Hazel is the manager of the climate change adaptation team which provides scientific guidance on potential impacts of climate change.
Hazel leads the Climate Adaptation team which explores the multitude of relationships between society and weather, to help industry, commerce and government understand the risks a changing climate could pose. The team has developed innovative techniques to quantitatively apply climate projections to societal decision making. Through working closely with government departments, individual companies or industrial sectors, the team establishes where their operations or procedures are affected by both mean and extreme weather. Key relationships or decision thresholds are established and climate projections applied to understand future hazard. The team has developed methods to account for model bias, present climate projection uncertainty and to establish useful risk metrics.
Hazel has worked extensively with many sectors, including energy, water, infrastructure and transport, to help them understand their current vulnerability to today's weather and future changes. Consequently Hazel has been involved with a wide range of projects, employing a diverse set of analysis techniques and using a range of data sources. Flagship projects include an Impacts on energy with the UK's energy companies to fully explore how climate change could impact on both transmission and distribution and supply and generation processes. Hazel led projects looking into the future implications of climate change on wind power generation, network resilience and coastal infrastructure flood risk.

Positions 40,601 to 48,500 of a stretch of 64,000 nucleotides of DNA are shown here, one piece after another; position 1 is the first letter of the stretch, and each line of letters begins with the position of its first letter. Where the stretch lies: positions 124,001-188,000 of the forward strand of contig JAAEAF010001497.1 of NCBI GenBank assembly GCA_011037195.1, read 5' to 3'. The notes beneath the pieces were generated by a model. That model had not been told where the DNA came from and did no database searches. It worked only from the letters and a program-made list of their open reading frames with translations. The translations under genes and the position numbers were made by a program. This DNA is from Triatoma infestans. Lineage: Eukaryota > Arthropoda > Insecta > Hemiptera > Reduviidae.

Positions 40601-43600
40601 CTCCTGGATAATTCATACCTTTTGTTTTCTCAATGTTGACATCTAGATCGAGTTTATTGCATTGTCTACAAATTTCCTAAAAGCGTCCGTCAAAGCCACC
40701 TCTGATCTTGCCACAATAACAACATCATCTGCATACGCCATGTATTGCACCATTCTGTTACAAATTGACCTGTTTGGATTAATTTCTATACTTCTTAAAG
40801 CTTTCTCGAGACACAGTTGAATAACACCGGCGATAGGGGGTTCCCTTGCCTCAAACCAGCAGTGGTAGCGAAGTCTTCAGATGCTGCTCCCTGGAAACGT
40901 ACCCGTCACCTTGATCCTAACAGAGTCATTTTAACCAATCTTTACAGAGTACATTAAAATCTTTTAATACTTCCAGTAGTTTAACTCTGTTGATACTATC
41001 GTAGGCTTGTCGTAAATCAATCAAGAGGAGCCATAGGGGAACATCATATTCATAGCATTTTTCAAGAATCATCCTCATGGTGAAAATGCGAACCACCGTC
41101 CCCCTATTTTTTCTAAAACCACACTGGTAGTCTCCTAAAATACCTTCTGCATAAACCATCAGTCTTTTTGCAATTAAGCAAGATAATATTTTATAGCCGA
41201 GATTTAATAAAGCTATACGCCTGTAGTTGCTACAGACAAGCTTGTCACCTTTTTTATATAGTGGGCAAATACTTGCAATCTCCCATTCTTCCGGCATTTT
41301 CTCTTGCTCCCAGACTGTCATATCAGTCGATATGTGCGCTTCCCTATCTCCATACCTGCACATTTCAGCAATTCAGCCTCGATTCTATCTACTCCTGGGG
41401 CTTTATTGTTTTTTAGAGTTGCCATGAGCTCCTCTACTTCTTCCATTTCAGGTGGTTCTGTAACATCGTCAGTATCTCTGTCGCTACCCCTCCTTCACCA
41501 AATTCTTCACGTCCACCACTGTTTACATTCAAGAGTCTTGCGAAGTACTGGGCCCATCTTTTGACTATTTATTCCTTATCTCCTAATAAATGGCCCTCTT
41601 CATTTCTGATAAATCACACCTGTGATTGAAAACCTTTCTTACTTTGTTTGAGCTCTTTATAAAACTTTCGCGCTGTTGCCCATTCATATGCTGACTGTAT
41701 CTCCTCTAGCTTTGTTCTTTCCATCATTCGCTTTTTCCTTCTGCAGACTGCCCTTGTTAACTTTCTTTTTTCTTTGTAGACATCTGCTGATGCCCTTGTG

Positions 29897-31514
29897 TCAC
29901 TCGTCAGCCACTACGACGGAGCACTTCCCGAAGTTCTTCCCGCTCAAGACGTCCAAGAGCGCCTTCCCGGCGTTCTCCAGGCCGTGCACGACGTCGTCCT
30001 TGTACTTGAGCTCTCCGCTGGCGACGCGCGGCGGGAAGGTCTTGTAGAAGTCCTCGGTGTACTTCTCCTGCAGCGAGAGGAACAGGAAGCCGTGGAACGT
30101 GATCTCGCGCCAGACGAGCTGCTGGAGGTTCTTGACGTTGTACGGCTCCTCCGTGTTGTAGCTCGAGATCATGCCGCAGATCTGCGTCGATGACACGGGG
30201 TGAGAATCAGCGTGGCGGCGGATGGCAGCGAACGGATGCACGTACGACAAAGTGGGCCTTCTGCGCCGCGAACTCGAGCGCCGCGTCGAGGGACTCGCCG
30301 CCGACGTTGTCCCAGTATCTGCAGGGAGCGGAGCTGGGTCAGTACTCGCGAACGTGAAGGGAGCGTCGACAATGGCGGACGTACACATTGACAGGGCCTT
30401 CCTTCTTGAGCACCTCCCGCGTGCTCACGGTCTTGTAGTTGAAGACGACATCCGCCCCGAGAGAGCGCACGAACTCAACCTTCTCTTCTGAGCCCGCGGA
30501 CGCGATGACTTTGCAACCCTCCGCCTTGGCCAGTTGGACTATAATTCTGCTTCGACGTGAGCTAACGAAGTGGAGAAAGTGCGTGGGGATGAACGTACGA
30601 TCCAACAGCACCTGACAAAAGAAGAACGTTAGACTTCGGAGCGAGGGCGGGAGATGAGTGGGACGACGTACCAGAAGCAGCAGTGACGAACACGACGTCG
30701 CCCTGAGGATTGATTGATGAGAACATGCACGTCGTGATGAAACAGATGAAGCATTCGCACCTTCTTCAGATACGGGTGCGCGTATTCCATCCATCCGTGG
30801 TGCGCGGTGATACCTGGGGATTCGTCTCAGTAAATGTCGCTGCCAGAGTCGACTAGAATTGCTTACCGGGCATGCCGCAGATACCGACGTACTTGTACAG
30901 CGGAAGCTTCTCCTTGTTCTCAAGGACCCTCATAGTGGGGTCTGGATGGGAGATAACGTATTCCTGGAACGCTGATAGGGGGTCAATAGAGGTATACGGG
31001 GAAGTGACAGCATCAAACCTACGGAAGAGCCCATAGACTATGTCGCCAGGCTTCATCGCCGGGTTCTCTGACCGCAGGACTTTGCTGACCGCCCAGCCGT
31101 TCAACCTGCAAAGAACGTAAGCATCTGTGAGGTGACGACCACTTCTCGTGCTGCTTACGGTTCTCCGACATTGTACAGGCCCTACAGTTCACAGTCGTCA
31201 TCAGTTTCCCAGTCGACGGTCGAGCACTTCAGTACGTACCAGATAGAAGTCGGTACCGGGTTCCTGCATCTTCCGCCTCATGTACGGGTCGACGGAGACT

Hazel also led a year long project investigating what climate change could mean for the UK rail industry, investigating how the frequency of key thresholds, associated with industry decisions could change by mid century, considering issues such as rail buckling under extreme heat and track flooding with heavy rainfall.
Hazel is currently investigating whether weather types analysis can be used to help clarify future changes in UK winds and also if they can be used to better predict extreme rainfall out to a month ahead.
Hazel joined the Met Office in 2002 and spent four years researching how to better use satellite observations of water vapour in the stratosphere to improve daily weather forecasts. Hazel investigated the most appropriate form of the humidity control variable within the data assimilation scheme to make the best use of MIPAS water vapour observations from ENVISAT.
Prior to arriving at the Met Office, Hazel completed an Atmospheric Sciences Masters (DEA) at the University of Pierre and Marie Curie in Paris, and a BSc in Environmental Sciences at the University of East Anglia which included a year of oceanography in Marseilles, France. As an undergraduate Hazel had the opportunity to spend 6 weeks aboard the James Clark Ross ice breaker, investigating the North Atlantic's ocean and atmosphere in situ.
Hazel also undertook a work placement in the Environment DG of the European Commission. As part of the Air Quality Group she was involved with initialising the Clean Air for Europe Programme (CAFE). The aim of CAFE was to develop a long-term, strategic and integrated policy to protect against the effects of air pollution on human health and the environment.